LEGISLATIVE BUDGET BOARD
Austin, Texas
 
ACTUARIAL IMPACT STATEMENT
 
82ND LEGISLATIVE REGULAR SESSION
 
May 17, 2011

TO:
Honorable Vicki Truitt, Chair, House Committee on Pensions, Investments & Financial Services
 
FROM:
John S O'Brien, Director, Legislative Budget Board
 
IN RE:
SB812 by Zaffirini (Relating to the resumption of employment by certain retirees within the Texas Municipal Retirement System.), Committee Report 2nd House, Substituted


Established in 1947, the Texas Municipal Retirement System (TMRS) is the statewide system, which administers retirement, disability, and death benefits for employees of those Texas cities which voluntarily elect to participate in the system.  The plan of each of the 837 participating cities is separately funded; funding is provided by employee contributions at a percentage of compensation selected by the city, and by employer contributions actuarially determined as necessary to provide the level of benefits selected.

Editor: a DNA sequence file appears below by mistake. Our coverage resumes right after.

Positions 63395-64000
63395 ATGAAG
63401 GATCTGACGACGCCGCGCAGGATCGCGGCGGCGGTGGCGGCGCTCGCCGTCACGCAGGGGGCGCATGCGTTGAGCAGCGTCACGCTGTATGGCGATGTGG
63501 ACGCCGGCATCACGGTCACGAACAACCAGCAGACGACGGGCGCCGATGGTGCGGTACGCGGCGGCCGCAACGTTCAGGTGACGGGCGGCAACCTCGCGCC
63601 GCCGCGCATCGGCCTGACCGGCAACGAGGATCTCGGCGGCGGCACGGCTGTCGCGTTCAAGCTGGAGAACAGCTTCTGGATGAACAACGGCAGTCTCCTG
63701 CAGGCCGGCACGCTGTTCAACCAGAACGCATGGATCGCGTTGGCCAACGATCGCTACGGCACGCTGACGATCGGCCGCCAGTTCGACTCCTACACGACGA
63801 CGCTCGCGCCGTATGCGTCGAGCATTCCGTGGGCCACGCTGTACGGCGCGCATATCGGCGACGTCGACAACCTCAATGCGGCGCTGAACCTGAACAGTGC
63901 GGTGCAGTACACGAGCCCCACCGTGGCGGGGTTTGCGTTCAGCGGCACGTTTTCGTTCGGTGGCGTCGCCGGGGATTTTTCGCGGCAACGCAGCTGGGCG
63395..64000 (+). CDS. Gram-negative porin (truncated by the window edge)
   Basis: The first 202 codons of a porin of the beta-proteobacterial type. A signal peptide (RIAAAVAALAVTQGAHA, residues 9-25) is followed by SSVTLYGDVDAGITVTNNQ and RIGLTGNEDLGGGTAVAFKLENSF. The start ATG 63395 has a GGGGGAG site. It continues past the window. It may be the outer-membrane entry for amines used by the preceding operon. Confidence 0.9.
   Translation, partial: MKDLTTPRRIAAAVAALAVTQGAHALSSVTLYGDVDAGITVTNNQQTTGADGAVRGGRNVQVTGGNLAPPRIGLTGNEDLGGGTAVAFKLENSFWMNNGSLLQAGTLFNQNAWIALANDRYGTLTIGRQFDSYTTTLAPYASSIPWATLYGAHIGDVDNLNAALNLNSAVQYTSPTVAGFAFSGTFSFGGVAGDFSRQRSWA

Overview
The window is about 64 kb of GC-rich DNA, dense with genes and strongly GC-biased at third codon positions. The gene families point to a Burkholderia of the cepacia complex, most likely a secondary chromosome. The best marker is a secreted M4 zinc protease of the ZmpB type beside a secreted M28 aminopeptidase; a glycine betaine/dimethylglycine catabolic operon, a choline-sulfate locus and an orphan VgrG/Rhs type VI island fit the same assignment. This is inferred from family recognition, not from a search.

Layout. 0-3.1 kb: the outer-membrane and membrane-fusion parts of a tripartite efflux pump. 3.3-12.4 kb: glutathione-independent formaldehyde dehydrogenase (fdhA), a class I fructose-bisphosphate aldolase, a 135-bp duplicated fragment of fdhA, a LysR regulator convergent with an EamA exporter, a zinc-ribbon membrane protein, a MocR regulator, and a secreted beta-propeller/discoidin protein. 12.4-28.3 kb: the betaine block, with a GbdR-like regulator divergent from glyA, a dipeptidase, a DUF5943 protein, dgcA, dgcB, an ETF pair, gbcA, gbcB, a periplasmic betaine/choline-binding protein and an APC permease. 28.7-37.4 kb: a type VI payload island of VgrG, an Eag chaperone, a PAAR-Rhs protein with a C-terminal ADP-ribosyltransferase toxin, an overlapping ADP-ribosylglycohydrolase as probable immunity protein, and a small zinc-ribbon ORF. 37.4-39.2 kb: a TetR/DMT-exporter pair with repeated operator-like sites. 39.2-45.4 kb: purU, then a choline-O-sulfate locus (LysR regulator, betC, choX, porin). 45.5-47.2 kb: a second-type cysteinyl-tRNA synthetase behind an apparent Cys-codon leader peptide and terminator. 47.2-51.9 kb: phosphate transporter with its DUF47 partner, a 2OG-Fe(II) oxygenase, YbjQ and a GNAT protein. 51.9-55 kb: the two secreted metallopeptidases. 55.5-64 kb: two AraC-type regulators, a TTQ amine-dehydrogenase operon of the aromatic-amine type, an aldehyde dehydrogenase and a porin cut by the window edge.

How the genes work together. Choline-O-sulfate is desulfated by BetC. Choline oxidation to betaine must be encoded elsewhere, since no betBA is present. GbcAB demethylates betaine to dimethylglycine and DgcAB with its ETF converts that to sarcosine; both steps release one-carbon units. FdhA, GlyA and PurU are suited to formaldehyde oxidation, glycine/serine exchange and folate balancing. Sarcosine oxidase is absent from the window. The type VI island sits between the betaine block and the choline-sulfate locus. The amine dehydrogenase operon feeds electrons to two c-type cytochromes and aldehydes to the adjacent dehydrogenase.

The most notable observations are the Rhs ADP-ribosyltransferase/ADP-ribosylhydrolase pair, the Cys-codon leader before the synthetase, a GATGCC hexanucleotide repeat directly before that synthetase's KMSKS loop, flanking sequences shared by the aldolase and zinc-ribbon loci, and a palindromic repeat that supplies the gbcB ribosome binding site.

ACTUARIAL EFFECTS:

 

The provisions of CSSB 812 would, if enacted, allow an individual who has retired from a TMRS city, and who becomes re-employed by that same city after at least eight years since the date of retirement to receive an additional benefit on top of the benefits earned during the time of re-employment.

 

According to the Actuarial Analysis, the bill, if enacted, would likely affect a small number of members, which would be a slight cost to the re-employing cities. The funding requirements and cost impact are the responsibility of the member cities of TMRS; therefore, the changes under CSSB 812 are not expected to have an actuarial impact on TMRS as a system. In addition, the changes proposed by CSSB 812 are not expected to have any material effect on the actuarial status of TMRS; nor would there be any long-term actuarial impact expected on any TMRS municipality or on TMRS in total.